Thursday, March 24, 2005

Secularism through reponsibility

I do not want to end up with an American-style of politics with us all going out there beating our chest about our faith.*

Tony Blair is cute, and like facing a good bettor in poker, I can never figure out his political strategy. He always seems to be blundering through mishaps, but when you look at it, for all his failures, it’s clear there’s no effective way to attack him. Maybe he made this speech at the faith conference to shore up his left and distance himself from Bush. Maybe he made it so the focus would be on his decree about British politics, and not horse race like his opponent Michael Howard has a chance in hell. Who knows.

The funny thing is that as this is getting reported in the American press, it’s all “Blair, who is reluctant to talk about his religious convictions…” in the snide “that liberal foreigner is only saying this because he doesn’t like Christianity” way. Ha, I say, ha. Blair is often the loudest Christian in all of England, with terms like “Christian socialism” or “communitarianism” casually thrown around. For those religious liberals out there who think that the left needs to take back “moral issues” in terms of poverty and community, he’s the guy to emulate, you hear me?

But I think this is a wonderful contrast really for those of you who think the wall between Church and State is all important in America. Look at our Constitution, and where it has gotten us in terms of curbing the influence of religion. Now look at England, a country where in legalisms the Church is still attached to the state, but has a much more gradualist and purely democratic approach to law making and social policy. They have moved to the point where the politicians keep out coercive religious influence all on their own, and don’t need any from a bill of rights.


* Blair apparently got a sneak preview of last night’s West Wing, where the agnostic, pro-choice, minimum wage raising, Californian, intellectual, winner of the Republican primaries suddenly worries how he’s going to convince the Republicans to vote for him in November. There was a stirring speech at the end where he said “if you ask politicians to make religious promises, they’re only going to lie to you”, and then half of his delegates at the convention abandoned him. And then the Democrats accused him of being too far to the left.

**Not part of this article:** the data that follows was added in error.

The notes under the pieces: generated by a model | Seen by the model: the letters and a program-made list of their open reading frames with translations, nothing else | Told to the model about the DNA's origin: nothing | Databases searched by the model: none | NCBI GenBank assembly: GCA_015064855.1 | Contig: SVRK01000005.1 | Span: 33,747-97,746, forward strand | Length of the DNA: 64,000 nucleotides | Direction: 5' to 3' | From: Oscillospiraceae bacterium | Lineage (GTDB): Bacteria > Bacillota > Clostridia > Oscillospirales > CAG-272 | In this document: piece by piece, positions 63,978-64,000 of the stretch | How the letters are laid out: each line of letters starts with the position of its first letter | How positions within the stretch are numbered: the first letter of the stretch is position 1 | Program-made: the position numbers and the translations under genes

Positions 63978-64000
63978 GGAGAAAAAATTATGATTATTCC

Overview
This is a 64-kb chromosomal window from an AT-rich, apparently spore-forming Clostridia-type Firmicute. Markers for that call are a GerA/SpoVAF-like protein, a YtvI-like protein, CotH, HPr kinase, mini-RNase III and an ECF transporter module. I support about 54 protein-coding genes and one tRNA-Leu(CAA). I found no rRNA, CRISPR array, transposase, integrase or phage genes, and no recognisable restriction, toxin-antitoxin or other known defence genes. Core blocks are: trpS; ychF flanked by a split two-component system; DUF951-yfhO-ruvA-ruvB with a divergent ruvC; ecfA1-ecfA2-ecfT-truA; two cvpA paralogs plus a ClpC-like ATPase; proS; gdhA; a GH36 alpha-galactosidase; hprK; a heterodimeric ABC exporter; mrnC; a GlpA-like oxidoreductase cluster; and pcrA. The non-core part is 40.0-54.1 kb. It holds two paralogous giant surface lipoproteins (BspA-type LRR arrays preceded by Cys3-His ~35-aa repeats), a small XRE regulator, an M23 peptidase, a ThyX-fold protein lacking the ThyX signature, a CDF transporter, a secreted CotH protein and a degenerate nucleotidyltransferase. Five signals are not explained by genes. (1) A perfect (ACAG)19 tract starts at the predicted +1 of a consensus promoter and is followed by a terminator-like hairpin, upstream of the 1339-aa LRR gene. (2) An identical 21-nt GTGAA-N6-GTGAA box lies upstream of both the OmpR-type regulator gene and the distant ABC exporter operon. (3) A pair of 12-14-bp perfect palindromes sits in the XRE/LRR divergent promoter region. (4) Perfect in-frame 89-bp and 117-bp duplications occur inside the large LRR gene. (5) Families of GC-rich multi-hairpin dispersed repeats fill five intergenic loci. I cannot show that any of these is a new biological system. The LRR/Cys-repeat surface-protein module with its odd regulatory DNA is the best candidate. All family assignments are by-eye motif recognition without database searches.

At 12:36 AM, Anonymous Noam said...

It always was the argument of many religious proponents of the separation of church and state that it would be the best way to protect religion and allow it to thrive. D'Tocqueville is the first foreigner that springs to mind as far as observing this.
Shouldn't really be that surprising. As long as we still have a judicial system capable of holding the line, I won't mind.
Starting to wonder about that judicial system though..

At 11:40 PM, Blogger Dennis said...

Hrm. I agree with Noam that incorporating religion into the state seems to have well and truly killed it in Britain (at least the state church -- Eddie Izzard does a wonderful piece on this, including the C of E's inquisitor going around asking people "Cake or death?" "Uh, cake please!"). I was going to post almost exactly Noam's comments about separation being good for the church, in fact.

Then I thought a little more deeply: if we didn't have a Constitution, we could create a Church of the US and wait for the official religion to wither away, which would presumably take most of the crazies with it. A perfect, judo-like solution. The only problem is that it takes too long, and I would like the country not to be run by IDists during my lifetime, which that old first amendment is the best shot at stopping.

Who'da thunk it? A pro-Constitution argument based on the idea that the Constitution does things faster than the alternatives.

At 7:40 AM, Blogger Rousseau said...

The argument noam refers to is for religion in general. I don't think it's ever been argued, as Dennis suggests, that the specific religion tied to the state withers from such establishmentarianism. I tend to think religion across Europe has declined because people have just gotten over it, and not some reverse-psychology over its institutionalization.

And I am not at all hoping that the US makes a state religion. Just noting that the US has a strong legalistic wall between the two, the UK has no formal wall, and yes we're the bogeymen of the Western world when it comes to "too much religion in politics". The popular will, triumphant (in both cases).


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